But GOP influence depends on the caucus. In the Legislative Women’s Caucus, for example, the eight Republicans are even more outnumbered by 42 Democrats, compared to the overall partisan breakdown among women in the Legislature.
That means on issues such as abortion rights, which the Women’s Caucus has prioritized since the U.S. Supreme Court overturned the Roe decision last June, there isn’t always universal agreement. Most recently, caucus leaders joined Gov. Gavin Newsom for an event last week vowing that they were prepared for any abortion pill ruling from the U.S. Supreme Court (which on Friday preserved access to abortion medication for now, until a full appeal).
Sen. Janet Nguyen, a Republican from Huntington Beach and the senate’s Minority Caucus Chair, said she doesn’t always agree with the positions taken by the Women’s Caucus, including on abortion. But she sees value in the opportunity to make women’s issues prominent.
Nguyen has been able to find more allies on her bills in the Asian American and Pacific Islander Caucus.
“I’ve found that the AAPI caucus — especially under the leadership of the current chair, Evan Lowe — they make every effort to be bipartisan. He’s made it a priority to work across the aisle,” she said. “He understands that we don’t always can’t get along. But you know, when we can, we do.”
Bipartisan caucuses offer a benefit for supermajority Democrats, as well, giving them a chance to tout working across the aisle, since caucuses can serve as branding tools to voters and donors.
That could prove beneficial in a political environment where despite the partisan extremes, most Californians report being politically in the “middle-of-the-road,” according to a February survey by the Public Policy Institute of California.
According to Newman, the number of legislative districts that are solidly Democratic or Republican leads to a “kind of maximalism on both sides.”
“I would argue that’s not all good, nor is it actually what the average Californian wants,” he said.
But Assemblymember Lee, who is also vice-chairperson of the 30-member Progressive Caucus, says its influence is a reflection of a “deeper blue” state. “More people care about universal healthcare, education, housing — things that are very economically sort of equal,” he said.
The identity and interest-based groups are distinct from the better-known party caucuses, which wield far more power, especially for Democrats, who hold supermajorities in both the Assembly and Senate.
Just ask Assemblymember Jasmeet Bains.
Last month, the Democrat who represents oil-dependent Bakersfield was the sole Assemblymember of her party to vote against a bill to amp up oversight of the industry and to potentially cap profits. While some other moderate Democrats abstained from voting, Bains celebrated her dissent, tweeting with #StandAlone.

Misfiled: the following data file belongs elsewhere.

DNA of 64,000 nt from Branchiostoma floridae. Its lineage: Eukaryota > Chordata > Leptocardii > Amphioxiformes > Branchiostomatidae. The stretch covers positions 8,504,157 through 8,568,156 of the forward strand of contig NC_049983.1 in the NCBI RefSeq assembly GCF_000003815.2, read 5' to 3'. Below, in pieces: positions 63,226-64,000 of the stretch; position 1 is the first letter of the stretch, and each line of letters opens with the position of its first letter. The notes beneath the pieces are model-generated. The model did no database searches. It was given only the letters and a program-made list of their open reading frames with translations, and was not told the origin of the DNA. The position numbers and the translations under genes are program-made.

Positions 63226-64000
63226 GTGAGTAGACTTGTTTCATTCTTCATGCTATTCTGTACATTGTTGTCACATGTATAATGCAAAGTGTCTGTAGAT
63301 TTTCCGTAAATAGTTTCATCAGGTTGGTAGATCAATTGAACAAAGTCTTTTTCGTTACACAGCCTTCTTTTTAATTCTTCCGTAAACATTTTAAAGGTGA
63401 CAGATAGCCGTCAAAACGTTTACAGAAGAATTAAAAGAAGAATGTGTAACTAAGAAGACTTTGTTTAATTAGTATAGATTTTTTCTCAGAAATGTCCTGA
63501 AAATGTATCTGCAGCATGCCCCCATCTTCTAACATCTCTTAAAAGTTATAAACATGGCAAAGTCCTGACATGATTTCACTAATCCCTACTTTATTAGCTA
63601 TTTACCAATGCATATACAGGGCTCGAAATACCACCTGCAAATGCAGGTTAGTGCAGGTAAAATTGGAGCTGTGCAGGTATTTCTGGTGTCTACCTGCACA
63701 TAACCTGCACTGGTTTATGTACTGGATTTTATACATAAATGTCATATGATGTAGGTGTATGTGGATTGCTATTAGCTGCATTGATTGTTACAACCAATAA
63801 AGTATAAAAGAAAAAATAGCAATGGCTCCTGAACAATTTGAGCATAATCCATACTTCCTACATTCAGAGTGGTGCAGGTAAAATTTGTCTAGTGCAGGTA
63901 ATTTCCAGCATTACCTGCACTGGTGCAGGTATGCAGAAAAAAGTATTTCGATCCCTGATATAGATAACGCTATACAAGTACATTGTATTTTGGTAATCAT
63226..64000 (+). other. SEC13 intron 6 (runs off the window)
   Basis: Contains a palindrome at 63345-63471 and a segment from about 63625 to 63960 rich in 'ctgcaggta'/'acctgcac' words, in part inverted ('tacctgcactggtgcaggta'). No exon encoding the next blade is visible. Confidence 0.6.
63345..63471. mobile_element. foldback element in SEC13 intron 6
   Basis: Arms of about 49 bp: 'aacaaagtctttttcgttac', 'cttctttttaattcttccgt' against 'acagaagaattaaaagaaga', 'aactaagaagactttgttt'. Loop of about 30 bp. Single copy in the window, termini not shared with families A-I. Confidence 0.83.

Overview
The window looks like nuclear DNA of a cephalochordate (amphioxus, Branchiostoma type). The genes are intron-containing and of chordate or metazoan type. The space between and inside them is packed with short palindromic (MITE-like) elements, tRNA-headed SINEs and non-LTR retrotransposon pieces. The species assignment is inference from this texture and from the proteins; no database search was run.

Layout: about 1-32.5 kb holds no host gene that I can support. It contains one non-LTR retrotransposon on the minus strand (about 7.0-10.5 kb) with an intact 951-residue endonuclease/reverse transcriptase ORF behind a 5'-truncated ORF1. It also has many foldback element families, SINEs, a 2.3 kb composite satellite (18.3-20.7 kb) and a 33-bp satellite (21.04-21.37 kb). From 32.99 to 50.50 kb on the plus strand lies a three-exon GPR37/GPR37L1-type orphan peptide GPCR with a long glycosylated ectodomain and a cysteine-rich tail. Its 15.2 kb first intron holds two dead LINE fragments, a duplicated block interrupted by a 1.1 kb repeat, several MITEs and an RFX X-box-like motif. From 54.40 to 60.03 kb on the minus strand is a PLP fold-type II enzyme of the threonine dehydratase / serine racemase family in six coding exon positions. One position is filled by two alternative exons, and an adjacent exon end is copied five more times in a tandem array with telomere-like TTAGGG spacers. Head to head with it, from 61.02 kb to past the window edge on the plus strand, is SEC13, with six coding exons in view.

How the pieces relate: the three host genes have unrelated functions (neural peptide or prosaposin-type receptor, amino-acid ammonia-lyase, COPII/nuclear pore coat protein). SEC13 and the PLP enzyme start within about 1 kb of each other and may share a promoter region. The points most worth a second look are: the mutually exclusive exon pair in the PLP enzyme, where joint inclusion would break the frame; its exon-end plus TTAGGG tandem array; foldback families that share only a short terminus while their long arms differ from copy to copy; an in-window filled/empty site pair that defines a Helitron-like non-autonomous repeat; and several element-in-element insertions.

Soon after, Assembly Speaker Anthony Rendon, the leader of the Democratic caucus, booted her off the Business and Professions Committee. While she’ll still get to vote yes or no on bills out of the committee on the Assembly floor, she won’t get as much of a chance to shape them.
There are also unofficial caucuses within parties — notably moderate Democrats who have aligned along shared pro-business outlooks to defeat or water down bills.
On the Republicans’ side, their smaller Assembly and Senate caucuses are active and united on bill votes and priorities. Most recently, for example, Senate Republicans came together to issue a letter to the California Public Utilities Commission about their concerns with a “fixed-charge” electricity price proposal.
Sarah Anderson, a political science professor at the University of California, Santa Barbara, said the power of a caucus, other than its size, depends on how polarized the parties are, and how close the votes might be on a particular measure.
“If the caucus can come together to make collective demands on their own party, then that is potentially still powerful.”
Caucuses aren’t subject to the same open meeting and public record laws as other state and local public bodies. They are also permitted to meet in closed session if they’re all members of the same party.
But even some that are bipartisan aren’t open to the public, such as the Problem Solvers Caucus. That gives lawmakers a space to have “frank conversation,” Wilk said.
There are also no standard rules on membership. That’s why the Latino Caucus, which recently celebrated its 50th anniversary, came under fire once again for not allowing Republican lawmakers to join.
Assemblymember Sabrina Cervantes, a Corona Democrat and caucus chairperson, told the Sacramento Bee that the caucus advocates for “the nearly 16 million Latinos in California,” and would “continue as our founding memberships’ precedent set forth.”
That’s permitted, since each caucus has its own bylaws and enforcement. There are also no overarching rules on how caucuses can spend their money, according to the Fair Political Practices Commission.
In fact, there are some perks: Caucuses typically have nonprofit arms, and while California law caps the amount donors can contribute to politicians’ campaigns, donations to these nonprofit foundations are unlimited and have fewer disclosure requirements.
As a CalMatters investigation found, much of the money comes from corporations and labor unions with business before the Legislature. The cash is typically spent on events or on trips that might provide access to lawmakers from specific interests.
In 2022, the second biggest sponsor of legislators’ travel was the Legislative Jewish Caucus, which spent about $231,000 (about one fifth of all spending on sponsored trips that year) to take 14 legislators to Israel. The Latino Caucus ranked fifth with about $25,000, according to a CalMatters analysis of financial disclosure forms filed by legislators.
In 2021, the Problem Solvers Caucus Foundation ranked third in travel spending, with nearly $23,000.